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An annual conference for perennial inspiration

Westerners are known for their pluck and willingness to solve problems with grit and imagination. Combating climate change, developing renewable energy, promoting rural economies and local agriculture, strengthening communities, and ensuring equitable access to transit ... these are all pieces of a Western manifesto put forward by the Sopris Foundation's great annual conference, this year in Missoula from July 13-15. Elected officials, planners, ranchers and farmers, grantmakers, citizens, activists, and entrepreneurs are there for this indispensable conversation every year. How about you?

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A valedictory to Colin Fletcher

For most of us who care about ecology and the environment, there was some personal experience that brought us there. For me, it was wilderness hiking, beginning 30-plus years ago in the Grand Canyon and continuing across the American West. Two books helped instigate my journeys and those of thousands of fellow adventure-seekers and nature-lovers. The Welshman who wrote them, the intrepid and blessedly individualistic Colin Fletcher, died earlier this month, at 85. I can't recall which I read first -- The Man Who Walked Through Time, in which Fletcher chronicled his 400-mile hike through the Grand Canyon, or his …

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Google.org funds V2G demonstration projects

Sweet mama! Google.org is going to give vehicle-to-grid technology a much-needed boost, to the tune of $10 million. The company is going to modify six cars, a mix of Toyota Priuses and Ford Escape hybrids, with batteries that can draw juice from the grid and feed juice back in. The promise of this technology is that if it spreads, it will enable distributed electricity storage that can smooth spikes in electricity demand without expensive new generation plants. That means less new dirty coal. Every energy wonk I know has high hopes around V2G. And Google's innovative philanthropy has just the …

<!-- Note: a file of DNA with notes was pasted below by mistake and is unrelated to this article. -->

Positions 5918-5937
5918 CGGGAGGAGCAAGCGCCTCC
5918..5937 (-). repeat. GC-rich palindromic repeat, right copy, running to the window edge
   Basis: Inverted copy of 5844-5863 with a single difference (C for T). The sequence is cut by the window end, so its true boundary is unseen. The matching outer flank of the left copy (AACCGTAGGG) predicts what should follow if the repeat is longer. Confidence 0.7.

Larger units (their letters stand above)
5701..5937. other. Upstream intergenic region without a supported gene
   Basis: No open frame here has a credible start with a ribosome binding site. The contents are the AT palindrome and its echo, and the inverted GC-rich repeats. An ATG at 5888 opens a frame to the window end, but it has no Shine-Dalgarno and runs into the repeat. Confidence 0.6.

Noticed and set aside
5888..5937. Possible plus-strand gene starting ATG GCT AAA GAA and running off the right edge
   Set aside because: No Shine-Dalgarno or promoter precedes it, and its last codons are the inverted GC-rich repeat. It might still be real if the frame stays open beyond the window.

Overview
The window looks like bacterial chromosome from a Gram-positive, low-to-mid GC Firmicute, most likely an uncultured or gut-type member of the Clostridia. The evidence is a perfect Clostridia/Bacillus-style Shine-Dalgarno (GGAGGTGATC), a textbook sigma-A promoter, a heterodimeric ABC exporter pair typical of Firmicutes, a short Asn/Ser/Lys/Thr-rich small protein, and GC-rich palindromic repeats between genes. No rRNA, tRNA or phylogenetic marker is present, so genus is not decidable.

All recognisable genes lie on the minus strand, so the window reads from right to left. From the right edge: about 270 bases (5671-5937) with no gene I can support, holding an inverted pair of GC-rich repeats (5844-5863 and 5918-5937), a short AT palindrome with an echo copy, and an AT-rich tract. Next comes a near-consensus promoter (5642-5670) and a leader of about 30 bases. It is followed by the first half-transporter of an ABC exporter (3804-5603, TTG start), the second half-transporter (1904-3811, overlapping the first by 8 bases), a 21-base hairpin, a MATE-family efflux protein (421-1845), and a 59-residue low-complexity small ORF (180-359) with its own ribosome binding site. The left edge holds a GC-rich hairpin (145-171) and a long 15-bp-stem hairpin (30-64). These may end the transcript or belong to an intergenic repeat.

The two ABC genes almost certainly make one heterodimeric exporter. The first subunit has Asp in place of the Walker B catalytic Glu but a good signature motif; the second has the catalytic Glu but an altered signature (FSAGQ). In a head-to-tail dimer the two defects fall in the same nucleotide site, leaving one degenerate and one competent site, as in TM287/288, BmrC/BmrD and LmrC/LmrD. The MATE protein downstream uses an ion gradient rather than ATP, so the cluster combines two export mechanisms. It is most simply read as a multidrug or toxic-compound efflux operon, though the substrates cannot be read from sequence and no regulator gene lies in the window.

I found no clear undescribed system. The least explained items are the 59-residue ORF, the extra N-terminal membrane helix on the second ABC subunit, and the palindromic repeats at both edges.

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Dumb and not so dumb questions answered

Well, here's some more footage of my new bike. I couldn't think of a better way to convey its ability to accelerate uphill than to just do it with normal bikes in the background for comparison. Note the dearth of spandex. Is this fad about to go the way of the powdered wig? The following are some answers to frequently asked questions: Q: How fast can it go? A: I don't know. In theory, my car can do 110 mph, but I will never drive it that fast. It is acceleration that matters, not top speed. Q: Can you recharge …

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Conservatives wage war against smart growth